Bike rides and bunting (and not sweating the small stuff).

Bikes rides. Bunting. Cuddles. Tea. Cocoa. Knitting. Sue Miller. Elliott Smith. Nick Drake. Carol Shields. Alison Lurie. Wallander (in Swedish, naturally). The League of Gentlemen. The Secret Life of Us. The Office. Modern Family. Hilary Mantel. My Mother’s Day card. Secrets and Lattes (on radio 4). Brass Eye… Just some of the things that have kept me going over the last three months.

Aforementioned bunting.

Aforementioned bunting.

And then yesterday… I did a little writing.

Pointless, awful writing. But, still. New writing. New writing that didn’t exist the day before yesterday.

Where’s it all going, nobody knows. I’ve confronted the cobwebby drafts in my notebooks and found lots of nonsense – with one or two pearl-like lines among swine – and (with tea cup in hand) I cracked open the Scrivener file on my laptop where Madder Hall lives and (sharp intake of breath)… of the sections I read, it is mostly dreadful. 

Hardly surprising. They usually are dreadful, first drafts. If I wasn’t already despairing of everything else in my life, I’d despair of the novel. But misery, so it turns out, has its positive side: it does give you a fresh perspective on writerly belly-aching. It makes you not care about agents or book deals. It makes you immune from the sting of those twinges when somebody writes something better than you. So my book’s mostly crap. I don’t care! It’s a shame, yes, that Scissors – a chapter I liked when I wrote it – is wooden and lumpen and filled with the sort of dialogue that can only be written, not spoken. But never mind, eh. Push on, push on. I’m so low in myself that any words committed to paper are worthy of celebration. It’s liberating. (Sort of.) I’m free to write shit, and be proud of myself just for writing at all.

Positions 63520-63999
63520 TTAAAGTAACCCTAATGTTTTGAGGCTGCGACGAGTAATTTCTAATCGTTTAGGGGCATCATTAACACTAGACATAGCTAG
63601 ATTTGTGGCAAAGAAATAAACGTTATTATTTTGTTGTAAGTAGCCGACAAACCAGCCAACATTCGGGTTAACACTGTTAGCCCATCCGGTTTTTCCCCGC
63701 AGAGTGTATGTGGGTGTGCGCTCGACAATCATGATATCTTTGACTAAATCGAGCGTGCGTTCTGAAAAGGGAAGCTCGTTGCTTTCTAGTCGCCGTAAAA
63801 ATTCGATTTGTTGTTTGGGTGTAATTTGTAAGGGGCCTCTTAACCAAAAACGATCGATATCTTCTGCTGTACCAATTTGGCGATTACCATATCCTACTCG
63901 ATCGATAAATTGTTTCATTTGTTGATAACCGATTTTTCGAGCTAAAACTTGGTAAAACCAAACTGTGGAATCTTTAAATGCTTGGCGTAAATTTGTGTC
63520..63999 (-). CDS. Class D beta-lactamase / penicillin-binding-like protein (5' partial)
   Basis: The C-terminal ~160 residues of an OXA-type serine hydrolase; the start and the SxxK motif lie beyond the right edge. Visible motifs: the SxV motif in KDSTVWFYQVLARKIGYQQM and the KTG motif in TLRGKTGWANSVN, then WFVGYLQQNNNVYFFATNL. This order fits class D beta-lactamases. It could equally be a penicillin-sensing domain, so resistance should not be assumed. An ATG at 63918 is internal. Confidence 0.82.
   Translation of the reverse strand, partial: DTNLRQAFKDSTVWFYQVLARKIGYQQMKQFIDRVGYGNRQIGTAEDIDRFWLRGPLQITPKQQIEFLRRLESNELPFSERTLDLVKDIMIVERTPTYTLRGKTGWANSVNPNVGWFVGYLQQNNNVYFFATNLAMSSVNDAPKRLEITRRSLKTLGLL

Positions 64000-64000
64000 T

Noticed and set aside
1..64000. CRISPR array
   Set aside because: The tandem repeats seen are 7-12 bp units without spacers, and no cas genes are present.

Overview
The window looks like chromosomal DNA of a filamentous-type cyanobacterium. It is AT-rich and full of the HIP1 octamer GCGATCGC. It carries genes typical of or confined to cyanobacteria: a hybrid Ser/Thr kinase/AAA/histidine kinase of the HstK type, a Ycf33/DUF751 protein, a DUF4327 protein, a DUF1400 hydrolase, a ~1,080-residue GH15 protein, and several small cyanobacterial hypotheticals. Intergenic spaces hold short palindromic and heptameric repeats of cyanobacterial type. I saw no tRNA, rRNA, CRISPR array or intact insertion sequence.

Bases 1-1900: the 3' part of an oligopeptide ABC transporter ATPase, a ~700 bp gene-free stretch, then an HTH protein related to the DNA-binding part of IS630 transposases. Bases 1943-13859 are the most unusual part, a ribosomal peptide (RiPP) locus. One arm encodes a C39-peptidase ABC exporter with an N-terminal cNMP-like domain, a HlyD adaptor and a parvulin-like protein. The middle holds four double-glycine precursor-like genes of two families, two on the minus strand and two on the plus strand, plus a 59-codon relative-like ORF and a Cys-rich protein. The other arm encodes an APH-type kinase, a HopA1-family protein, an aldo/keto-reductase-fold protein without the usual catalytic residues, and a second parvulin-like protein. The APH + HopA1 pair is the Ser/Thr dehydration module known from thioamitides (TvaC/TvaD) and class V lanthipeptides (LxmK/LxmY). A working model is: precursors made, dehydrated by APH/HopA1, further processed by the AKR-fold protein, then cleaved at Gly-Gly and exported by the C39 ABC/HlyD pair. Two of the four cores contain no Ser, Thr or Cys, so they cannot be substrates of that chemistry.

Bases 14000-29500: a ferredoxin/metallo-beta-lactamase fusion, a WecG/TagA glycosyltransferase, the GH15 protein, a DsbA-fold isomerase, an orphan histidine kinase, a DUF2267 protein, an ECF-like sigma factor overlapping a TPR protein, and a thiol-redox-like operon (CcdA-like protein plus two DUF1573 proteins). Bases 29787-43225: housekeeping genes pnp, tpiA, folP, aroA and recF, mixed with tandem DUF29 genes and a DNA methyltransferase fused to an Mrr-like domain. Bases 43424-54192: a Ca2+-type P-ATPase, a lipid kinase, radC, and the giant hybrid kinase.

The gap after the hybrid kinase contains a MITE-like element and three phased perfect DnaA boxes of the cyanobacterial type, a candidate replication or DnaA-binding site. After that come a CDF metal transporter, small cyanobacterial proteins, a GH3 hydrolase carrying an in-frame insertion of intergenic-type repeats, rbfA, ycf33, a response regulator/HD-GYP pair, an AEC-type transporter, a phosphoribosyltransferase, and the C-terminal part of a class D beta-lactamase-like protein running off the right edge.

So, to sum up… I’m still in the gutter. But gradually, painfully, starting to look at the stars again.

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One thought on “Bike rides and bunting (and not sweating the small stuff).

  1. Pingback: On tap-dancing kittens, and why fiction is like an over-thick milkshake. | Lynsey White

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